'Oil Can' Boyd admits to cocaine use in MLB

Former Boston Red Sox pitcher Dennis "Oil Can" Boyd says he probably pitched under the influence of cocaine "at every ballpark" during his 10-year career. "There wasn't one ballpark that I probably didn't stay up all night, until 4 or 5 in the morning, and the same thing is in your system," Boyd said in an interview with Jon Miller of WBZ radio in Boston.
Former Red Sox pitcher Dennis "Oil Can" Boyd believes he would have won 150 games instead of 78 had he not pitched many games under the influence of cocaine. (Steven Senne/Associated Press)

Former Boston Red Sox pitcher Dennis "Oil Can" Boyd says he probably pitched under the influence of cocaine "at every ballpark" during his 10-year career.

"There wasn't one ballpark that I probably didn't stay up all night, until 4 or 5 in the morning, and the same thing is in your system," Boyd said in an interview with Jon Miller of WBZ radio in Boston. "It ain't like you had time to go and do it while you were in the game, which I have [done] that."

Boyd was 78-77 with a 4.04 earned-run average in his career. In eight seasons with the Red Sox, from 1982-89, he was 60-56. In his last two seasons, he was 18-21 with Montreal and Texas.

"Some of the best games that I've ever, ever pitched in the major leagues, I stayed up all night. I'd say two-thirds of them," he said Wednesday at JetBlue Park, where Boston holds spring training, "and if I had went to bed, I would have won 150 ball games in the time span that I played and … I felt like my career was cut short for a lot of reasons."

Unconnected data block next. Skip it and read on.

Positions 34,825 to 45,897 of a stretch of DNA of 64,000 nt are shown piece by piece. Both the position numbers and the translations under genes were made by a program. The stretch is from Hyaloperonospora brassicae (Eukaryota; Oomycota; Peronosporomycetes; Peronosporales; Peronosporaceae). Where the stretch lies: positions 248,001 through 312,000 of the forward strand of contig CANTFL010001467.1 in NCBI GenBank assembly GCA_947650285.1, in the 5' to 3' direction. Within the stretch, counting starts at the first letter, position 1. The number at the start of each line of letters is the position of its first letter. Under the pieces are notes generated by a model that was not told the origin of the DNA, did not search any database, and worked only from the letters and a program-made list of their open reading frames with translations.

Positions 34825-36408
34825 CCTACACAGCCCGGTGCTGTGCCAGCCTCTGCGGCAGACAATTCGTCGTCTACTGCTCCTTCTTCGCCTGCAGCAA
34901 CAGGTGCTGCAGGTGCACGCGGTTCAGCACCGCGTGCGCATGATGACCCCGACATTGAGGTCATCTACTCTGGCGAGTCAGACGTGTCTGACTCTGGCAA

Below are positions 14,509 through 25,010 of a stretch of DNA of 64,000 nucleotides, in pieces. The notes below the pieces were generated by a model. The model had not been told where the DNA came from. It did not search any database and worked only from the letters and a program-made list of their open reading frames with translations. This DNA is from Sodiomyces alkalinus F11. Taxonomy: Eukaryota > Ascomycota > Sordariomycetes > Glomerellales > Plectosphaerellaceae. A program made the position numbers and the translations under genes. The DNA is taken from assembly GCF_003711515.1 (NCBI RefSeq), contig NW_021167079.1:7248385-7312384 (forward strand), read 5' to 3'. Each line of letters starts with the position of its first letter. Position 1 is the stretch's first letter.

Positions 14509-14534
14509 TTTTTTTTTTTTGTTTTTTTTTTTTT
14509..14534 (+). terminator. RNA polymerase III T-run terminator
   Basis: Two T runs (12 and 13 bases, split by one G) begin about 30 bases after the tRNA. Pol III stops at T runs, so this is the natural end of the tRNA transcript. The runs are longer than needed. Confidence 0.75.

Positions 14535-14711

One of them, he said, was "bigotry."

Boyd said he "wasn't doing anything that hundreds of ball players weren't doing at the time, because that's how I learned it and I just caught the deep end of it. And the reason, too, also, that I caught the deep end of it (is) I'm black and the bottom line was that the game carries a lot of bigotry and that was just an easy way for them to do it."

He said that "If I wasn't outspoken and so-called ‘a proud, proud black man’ maybe I would have got empathy and sympathy like other ball players got that I didn't get; like a Darryl Strawberry or Dwight Gooden, Steve Howe. I can name 50 people that got third and fourth chances all because they weren't outspoken black individuals."

The right-hander, now 52, said not all of his teammates supported him, but veterans like Dwight Evans, Bill Buckner and Don Baylor did.

He also said he never had a drug test during his baseball career, but was told that "if you don't stop doing this, we're going to put you into rehab, and I told them that I'm going to do what I got to do. I got to win ball games. We'll talk about that in the off-season, but right now I got to win ball games."

Boyd's best seasons with the Red Sox were 1985, when he went 15-13 with a 3.70 ERA, and 1986 when he was 16-10 with a 3.78 ERA.

An autobiography of Boyd, "They Call Me Oil Can: My Life in Baseball," is scheduled for release in June.